Ice three inches thick. Uncharacteristic cold (for Arkansas) that cut to the marrow. Silence. No cars on the hilly roads of Eureka Springs, so not even traffic sounds.
No internet or phone.
And the longest silence: no Ned. The unspeakable knowledge: that silence, the absolute quiet of no more Ned, ever, was just beginning to sink in.
Me, the cat, HVAC clicking on and off. I slept little. One night, two a.m.-ish, I realized I hadn’t eaten in days, decided it’d be wise to do so. I opened the fridge. Filled with unfamiliar food brought by friends, its abnormality was so dismaying I closed the door, decided not to eat after all.
December 25, 2000. Christmas, isolated on a silent frozen strange planet.
Looking out the window, I saw that the bird-feeder was empty.
Ah, a mission! Refill feeder with nyger seed, beloved of finches. Something to do!
I went out into the frigid air, sky low and gray, earth covered with an impossible amount of ice. Clinging to the side of the house, which was on a slope, I inched towards where the feeder hung. I fell. Got back up, fell, got up. Lowered and unhooked the feeder, and managed to return to the kitchen. Knelt to my task.
I opened the bag of nyger to pour it into the opening of the feeder.
The bag broke. Gallons of tiny black seeds skittered down and out, scattering over the floor.
I stayed there, weeping, howling, for some time.
But eventually I rose, wiped the snot off. Found the broom; began sweeping.
If I didn’t, who, under the circumstances, would?
I refilled, then rehung, the feeder. Back inside, I watched sparrows come and go from it. Despair.
Snow began to fall, and fall harder. Hours passed.
Then, a knock on the door.
Charlisa. We were friends, always happy to see each other and catch up. But not close-close.
I opened the door to her. She’s petite, from Memphis.
I’d known Char from the early days in Eureka, known her when, maybe 24, she’d sing “Honky-Tonk Women” at a Eureka bar. I knew she’d been a dancer in her pre-Eureka life, until a broken ankle ended a prestigious ballet troupe scholarship in New York. She was also the survivor of a benign brain tumor.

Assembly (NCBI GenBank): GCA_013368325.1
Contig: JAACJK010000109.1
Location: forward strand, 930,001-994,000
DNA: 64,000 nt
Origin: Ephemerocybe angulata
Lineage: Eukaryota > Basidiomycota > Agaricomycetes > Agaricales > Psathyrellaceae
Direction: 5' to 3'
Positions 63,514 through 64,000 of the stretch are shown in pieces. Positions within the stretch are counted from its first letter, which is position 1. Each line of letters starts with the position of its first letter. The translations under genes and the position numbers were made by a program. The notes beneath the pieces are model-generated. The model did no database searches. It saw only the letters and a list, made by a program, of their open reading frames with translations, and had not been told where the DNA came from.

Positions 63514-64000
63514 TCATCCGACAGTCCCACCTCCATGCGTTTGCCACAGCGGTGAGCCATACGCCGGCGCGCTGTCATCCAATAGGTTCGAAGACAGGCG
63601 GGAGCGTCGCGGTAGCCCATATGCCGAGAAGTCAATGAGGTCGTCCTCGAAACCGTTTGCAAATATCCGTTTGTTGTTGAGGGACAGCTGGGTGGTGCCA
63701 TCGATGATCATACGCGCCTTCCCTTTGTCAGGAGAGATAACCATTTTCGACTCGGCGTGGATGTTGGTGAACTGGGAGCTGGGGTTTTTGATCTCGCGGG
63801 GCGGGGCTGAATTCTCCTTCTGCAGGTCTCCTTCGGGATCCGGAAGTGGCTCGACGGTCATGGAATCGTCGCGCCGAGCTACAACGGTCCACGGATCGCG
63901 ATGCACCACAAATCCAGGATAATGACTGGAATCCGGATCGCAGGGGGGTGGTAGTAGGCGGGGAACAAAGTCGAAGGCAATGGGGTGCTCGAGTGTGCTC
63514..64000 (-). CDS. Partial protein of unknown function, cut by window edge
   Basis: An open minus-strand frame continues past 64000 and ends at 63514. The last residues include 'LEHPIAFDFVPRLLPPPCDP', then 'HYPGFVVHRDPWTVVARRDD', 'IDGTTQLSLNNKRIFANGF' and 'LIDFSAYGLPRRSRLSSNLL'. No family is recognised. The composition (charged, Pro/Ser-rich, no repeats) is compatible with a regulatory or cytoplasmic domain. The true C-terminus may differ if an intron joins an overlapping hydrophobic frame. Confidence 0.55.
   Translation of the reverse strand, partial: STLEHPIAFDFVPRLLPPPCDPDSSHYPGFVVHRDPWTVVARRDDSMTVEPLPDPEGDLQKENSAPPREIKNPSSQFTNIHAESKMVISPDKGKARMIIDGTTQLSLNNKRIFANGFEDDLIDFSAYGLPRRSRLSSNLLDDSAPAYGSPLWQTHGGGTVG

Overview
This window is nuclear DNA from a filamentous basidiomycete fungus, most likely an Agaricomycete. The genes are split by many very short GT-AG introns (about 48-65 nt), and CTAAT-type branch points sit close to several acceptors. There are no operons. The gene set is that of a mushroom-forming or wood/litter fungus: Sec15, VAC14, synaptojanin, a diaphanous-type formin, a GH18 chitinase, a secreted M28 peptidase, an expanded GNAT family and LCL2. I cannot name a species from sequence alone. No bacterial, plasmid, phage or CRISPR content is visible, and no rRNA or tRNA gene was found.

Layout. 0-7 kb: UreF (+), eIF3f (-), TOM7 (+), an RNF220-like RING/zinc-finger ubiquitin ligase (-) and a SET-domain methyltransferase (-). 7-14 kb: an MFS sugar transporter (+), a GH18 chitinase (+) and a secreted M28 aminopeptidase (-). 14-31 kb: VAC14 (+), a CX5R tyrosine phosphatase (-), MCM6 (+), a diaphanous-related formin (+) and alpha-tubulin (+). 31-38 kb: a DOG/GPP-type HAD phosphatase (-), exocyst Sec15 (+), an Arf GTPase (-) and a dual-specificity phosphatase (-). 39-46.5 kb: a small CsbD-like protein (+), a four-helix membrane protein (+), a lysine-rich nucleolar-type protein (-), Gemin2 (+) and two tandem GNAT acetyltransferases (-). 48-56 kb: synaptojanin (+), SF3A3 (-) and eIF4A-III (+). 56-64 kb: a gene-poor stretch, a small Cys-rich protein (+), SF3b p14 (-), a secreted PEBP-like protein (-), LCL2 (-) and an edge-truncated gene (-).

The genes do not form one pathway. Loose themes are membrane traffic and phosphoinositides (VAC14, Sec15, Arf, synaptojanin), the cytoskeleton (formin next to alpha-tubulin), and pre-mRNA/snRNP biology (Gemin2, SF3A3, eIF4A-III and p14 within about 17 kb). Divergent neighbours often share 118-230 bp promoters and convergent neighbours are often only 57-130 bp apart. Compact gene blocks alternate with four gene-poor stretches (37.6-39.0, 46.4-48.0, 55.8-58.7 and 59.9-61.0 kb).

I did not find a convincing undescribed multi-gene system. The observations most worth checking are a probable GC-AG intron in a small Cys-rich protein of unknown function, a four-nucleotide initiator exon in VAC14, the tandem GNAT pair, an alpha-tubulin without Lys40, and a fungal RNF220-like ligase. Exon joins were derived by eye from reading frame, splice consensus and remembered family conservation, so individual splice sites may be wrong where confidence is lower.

And she had worked the front desk at Dairy Hollow House for awhile, too. Always welcoming, easygoing, with a genuine I’m-happy-to-see-you-smile that guests loved. I knew one of her secrets: every afternoon, at about 2:30, she would walk to the kitchen, count out six chocolate chips, and go through the rest of the day by eating them, slowly, one by one.
But did Char and I go out to dinner once a week? Had I ever been to her home? No. We were know-each-other-from-around-town friends, basically.
Yet that Christmas Day, just under a month after Ned’s death, when nothing and no one was moving, in heavy snow, she hiked a risky icy steep mile down the back road to reach me.
She handed me a canvas tote-bag, began peeling off wet layers, including a pair of gigantic wool socks which she had worn over her boots, for traction. We put them over the heat vent to dry, along with scarf, hat, mittens.
Here’s what she’d brought in the tote: wholewheat bread, and two jars, one peanut butter, the other apple butter.
We made toast, smeared it with the accoutrements. I had not eaten in awhile; it was difficult to swallow for months after Ned’s death. But I managed a few bites before my throat closed over again.
We sat, ate, talked, I don’t remember about what. What I do remember is this, surpassingly strange: suddenly, sitting with her, I was overcome with intense sleepiness.
“Char,” I asked her, “could I go upstairs and nap for a few minutes while you’re here?” She said, “Of course.”
I climbed the loft, lay down, instantly fell into 20 minutes of a sleep more narcotic than any the medications had given me.
Had it felt too unsafe to sleep, in that unsafe world, not only Ned-less but white, frozen, icy, silent, until someone I trusted was present, standing guard like a temple dog, fending off demons?
I don’t know.